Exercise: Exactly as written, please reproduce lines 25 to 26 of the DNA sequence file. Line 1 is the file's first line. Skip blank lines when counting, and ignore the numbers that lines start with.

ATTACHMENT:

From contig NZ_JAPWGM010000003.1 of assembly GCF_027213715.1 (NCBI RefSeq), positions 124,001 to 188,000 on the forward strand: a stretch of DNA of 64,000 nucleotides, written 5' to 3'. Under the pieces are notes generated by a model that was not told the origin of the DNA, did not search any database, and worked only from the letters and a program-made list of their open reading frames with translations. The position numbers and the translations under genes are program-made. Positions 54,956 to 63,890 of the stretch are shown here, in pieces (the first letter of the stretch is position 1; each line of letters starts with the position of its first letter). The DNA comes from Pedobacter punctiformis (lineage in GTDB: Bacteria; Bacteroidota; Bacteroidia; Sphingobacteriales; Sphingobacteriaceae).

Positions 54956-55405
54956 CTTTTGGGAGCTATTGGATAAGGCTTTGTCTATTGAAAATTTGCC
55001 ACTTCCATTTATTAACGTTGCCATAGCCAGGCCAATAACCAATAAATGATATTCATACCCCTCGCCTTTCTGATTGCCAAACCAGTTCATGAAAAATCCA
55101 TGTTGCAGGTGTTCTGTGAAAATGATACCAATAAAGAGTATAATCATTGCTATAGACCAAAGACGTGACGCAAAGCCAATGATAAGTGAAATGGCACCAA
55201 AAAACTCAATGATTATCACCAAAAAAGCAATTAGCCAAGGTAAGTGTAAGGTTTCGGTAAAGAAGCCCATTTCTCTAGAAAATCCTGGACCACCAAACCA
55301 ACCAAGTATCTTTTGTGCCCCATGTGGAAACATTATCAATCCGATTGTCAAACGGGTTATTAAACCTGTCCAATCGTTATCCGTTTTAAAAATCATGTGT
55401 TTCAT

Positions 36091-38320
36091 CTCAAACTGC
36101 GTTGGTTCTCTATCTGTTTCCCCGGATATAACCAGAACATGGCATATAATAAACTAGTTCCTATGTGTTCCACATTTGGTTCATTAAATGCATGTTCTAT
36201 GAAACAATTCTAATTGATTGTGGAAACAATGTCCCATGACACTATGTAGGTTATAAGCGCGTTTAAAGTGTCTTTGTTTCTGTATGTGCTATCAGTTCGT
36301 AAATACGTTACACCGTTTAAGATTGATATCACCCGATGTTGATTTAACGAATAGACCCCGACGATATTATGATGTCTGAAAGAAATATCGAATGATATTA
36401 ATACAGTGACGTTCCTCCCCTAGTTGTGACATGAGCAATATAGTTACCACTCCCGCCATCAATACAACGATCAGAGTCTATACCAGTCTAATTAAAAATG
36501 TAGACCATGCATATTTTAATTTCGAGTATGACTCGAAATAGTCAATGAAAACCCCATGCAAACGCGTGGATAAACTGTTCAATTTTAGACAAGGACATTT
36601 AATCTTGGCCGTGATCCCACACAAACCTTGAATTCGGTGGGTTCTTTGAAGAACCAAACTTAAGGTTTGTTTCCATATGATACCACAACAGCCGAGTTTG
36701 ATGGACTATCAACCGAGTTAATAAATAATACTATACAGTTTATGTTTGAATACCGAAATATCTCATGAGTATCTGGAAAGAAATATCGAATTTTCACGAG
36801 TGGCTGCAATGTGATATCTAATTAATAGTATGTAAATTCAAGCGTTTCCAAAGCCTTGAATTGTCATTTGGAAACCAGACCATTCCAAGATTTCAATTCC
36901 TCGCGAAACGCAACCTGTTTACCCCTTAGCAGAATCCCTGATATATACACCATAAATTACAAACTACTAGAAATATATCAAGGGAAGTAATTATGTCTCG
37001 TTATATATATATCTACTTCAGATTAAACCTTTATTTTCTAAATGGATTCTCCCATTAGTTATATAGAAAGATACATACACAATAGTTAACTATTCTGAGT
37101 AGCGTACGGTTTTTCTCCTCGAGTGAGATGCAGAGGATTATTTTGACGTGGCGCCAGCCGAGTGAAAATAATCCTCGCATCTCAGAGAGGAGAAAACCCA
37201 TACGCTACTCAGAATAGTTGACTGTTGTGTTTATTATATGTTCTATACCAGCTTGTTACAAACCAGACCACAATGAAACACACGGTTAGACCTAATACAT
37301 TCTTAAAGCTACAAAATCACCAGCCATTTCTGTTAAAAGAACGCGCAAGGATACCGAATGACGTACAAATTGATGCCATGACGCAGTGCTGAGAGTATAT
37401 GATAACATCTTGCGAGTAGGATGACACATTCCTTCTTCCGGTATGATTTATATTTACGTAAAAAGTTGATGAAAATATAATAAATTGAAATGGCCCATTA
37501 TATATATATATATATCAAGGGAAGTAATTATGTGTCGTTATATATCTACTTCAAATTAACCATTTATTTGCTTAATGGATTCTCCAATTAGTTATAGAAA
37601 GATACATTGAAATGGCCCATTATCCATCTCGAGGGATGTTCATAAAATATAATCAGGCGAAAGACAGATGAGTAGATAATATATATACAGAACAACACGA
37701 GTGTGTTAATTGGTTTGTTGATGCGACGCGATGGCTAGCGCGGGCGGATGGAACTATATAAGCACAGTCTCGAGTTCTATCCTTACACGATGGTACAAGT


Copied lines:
37501 TATATATATATATATCAAGGGAAGTAATTATGTGTCGTTATATATCTACTTCAAATTAACCATTTATTTGCTTAATGGATTCTCCAATTAGTTATAGAAA
37601 GATACATTGAAATGGCCCATTATCCATCTCGAGGGATGTTCATAAAATATAATCAGGCGAAAGACAGATGAGTAGATAATATATATACAGAACAACACGA